Smash the System. The Coalition are easy to hate. Playing anti-Coalition ideologues and agitators could be either be straightforward violent fun (blow up the Nazis!), or (if one was so inclined) a rumination on themes of surveillance, resistance, patriotism, and terrorism. (Wait, can you do that with Rifts?) You could also do a "we're the badguys" campaign and play the evil psychics, sorcerers and demons the Coalition insist are hiding in every corner. Either way.
Repo Man Is Always Intense. These are by no means the only possibilities for non-"blow badguys up for money" campaigns. On Google+, Benjamin Baugh recently pitched me an idea he called Hard Repo, which puts all of my half-baked ideas to shame:
Dig it. There's room in Rifts to run all kinds of lowlife crime shit. Heists, scams, con-games, etc. You can't put three exclamation marks after shit like that, so it doesn't get much attention in the rules. But there's room for all kinds of shenanigans. One of my great abortive games which never lived was Hard Repo. Repossessing robot vehicles, runeswords, mortgaged souls, cybernetics etc. It's the worst job in the whole world.
I have a feeling Benjamin intended Hard Repo to be somewhat parodic, but I love the concept. The big question would be "if we're repo men, who is hiring us to repossess this stuff?" You could have the player characters be unaffiliated specialists in re-acquiring goods that hire themselves out to anybody that can pay, but that skirts a little too closely to the standard "Mercs & Mages" setup. It would probably be more interesting to put them in the employ of the Black Market (a concept that was originally quite sketchy, but has recently been fleshed out). Or, if you were interested in a more exotic angle, the player characters could be working for one of the various Phase World-based factions (the arms-dealing Naruni, perhaps?) or even the most notorious merchants in the Megaverse: the Splugorth. An campaign idea like this almost writes itself, and it provides opportunities for interaction with practically every corner of the Megaverse, not just the starting playground of North America.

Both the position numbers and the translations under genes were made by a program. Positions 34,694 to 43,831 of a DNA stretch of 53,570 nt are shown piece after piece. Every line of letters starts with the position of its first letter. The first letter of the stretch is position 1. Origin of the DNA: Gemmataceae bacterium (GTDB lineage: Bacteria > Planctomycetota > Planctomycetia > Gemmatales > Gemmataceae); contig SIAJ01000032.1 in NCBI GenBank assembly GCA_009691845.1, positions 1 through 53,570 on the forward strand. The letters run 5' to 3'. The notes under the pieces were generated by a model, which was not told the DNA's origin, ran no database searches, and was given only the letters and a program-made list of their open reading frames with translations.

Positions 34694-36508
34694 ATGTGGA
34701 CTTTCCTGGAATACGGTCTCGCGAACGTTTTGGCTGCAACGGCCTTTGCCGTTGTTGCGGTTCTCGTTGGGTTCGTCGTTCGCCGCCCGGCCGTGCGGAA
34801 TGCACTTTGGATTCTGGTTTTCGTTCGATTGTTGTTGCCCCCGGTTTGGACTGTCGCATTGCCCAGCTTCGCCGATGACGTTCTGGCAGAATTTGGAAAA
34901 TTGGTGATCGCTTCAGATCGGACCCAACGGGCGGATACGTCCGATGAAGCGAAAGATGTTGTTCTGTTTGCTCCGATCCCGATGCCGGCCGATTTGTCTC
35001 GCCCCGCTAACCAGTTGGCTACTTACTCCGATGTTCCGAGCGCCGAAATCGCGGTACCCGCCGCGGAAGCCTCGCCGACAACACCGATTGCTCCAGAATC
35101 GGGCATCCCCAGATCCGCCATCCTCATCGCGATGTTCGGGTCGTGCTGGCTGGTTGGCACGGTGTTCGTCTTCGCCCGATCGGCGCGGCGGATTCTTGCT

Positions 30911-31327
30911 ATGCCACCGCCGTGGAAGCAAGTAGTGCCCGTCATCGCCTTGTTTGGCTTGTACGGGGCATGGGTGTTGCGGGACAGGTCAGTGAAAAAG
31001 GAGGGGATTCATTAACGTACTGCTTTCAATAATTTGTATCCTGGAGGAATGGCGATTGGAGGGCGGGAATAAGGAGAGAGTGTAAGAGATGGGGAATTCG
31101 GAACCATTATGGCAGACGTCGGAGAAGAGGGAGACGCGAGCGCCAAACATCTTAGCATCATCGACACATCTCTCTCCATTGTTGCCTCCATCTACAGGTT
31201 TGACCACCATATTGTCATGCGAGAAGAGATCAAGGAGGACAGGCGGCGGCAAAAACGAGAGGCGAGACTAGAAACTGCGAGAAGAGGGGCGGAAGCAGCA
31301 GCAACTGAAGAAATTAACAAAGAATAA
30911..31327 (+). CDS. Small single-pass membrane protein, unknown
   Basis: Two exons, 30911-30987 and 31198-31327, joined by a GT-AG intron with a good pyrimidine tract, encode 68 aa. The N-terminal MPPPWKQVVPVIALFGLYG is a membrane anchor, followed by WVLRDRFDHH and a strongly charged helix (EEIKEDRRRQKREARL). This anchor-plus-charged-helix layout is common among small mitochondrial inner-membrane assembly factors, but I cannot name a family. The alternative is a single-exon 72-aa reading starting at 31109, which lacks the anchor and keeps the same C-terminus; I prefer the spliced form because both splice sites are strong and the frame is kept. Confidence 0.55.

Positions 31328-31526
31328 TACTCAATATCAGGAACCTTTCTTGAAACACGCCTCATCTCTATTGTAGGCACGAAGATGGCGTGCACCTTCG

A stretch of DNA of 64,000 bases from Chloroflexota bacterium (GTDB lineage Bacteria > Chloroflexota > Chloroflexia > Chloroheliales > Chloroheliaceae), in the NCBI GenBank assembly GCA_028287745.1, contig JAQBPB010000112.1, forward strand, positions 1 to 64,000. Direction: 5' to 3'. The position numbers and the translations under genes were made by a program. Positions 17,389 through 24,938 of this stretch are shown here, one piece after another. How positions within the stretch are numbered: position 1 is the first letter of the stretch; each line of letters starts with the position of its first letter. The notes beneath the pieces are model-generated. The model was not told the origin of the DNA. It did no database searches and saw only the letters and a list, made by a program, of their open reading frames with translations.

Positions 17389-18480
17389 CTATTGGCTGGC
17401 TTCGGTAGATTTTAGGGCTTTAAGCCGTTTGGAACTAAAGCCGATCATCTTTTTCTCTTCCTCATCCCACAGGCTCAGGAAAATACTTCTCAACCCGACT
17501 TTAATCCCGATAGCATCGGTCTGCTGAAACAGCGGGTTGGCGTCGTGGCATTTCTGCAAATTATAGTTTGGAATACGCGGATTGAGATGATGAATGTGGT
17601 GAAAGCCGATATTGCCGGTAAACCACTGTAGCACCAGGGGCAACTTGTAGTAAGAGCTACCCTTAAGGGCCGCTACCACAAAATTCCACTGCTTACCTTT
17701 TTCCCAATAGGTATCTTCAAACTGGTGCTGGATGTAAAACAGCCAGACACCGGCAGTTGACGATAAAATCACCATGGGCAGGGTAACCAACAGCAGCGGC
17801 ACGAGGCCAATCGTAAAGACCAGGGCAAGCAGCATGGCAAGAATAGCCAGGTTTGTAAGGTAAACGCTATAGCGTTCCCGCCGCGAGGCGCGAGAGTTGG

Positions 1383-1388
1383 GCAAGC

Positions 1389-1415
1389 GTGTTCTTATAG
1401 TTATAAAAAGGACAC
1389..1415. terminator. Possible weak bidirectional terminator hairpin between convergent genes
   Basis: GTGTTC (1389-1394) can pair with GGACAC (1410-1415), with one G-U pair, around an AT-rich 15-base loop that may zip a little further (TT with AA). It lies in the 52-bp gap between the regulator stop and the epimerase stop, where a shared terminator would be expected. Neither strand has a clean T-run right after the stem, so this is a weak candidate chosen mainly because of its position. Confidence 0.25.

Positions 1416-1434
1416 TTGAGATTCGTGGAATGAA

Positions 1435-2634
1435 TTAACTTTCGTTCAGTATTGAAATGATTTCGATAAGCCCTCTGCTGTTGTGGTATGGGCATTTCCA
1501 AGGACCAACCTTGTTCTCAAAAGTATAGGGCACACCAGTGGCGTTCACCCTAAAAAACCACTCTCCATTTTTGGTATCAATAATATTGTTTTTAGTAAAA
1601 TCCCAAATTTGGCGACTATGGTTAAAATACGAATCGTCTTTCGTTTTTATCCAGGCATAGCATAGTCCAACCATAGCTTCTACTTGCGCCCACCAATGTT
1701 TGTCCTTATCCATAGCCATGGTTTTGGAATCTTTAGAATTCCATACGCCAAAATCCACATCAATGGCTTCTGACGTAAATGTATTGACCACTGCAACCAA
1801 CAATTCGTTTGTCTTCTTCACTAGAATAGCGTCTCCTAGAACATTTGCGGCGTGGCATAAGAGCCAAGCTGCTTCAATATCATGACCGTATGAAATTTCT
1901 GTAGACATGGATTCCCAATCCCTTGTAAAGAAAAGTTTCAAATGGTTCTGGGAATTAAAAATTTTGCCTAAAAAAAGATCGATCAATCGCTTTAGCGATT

The point is that the Rifts setting provides the raw materials for adventures that are potentially much more interesting than the typical "wandering do-gooders/soldiers of fortune" template that is the default mode of play for so many roleplaying games. I hope somebody out there is using them.
"What do the player characters do?" It seems like in recent years, this is the first question that designers of a roleplaying game ask themselves. They then go on to design the game system around the answer to that question. This results in laser-focused games like the fourth edition of Dungeons & Dragons, which placed that focus squarely on heroic characters kicking a lot of monster ass with cool powers. (Which is fine.)
Rifts dates from an earlier era of game design philosophy that was popular in the 1990s; one that places emphasis on the setting concept. While a typical mode of play revolving around traveling mercenaries fighting villains emerged fairly quickly in Rifts, it initially wasn't entirely clear what player characters were meant to do in this wild, high-concept new world that Kevin Siembieda had dreamed up -- probably because there wasn't intended to be one way to play.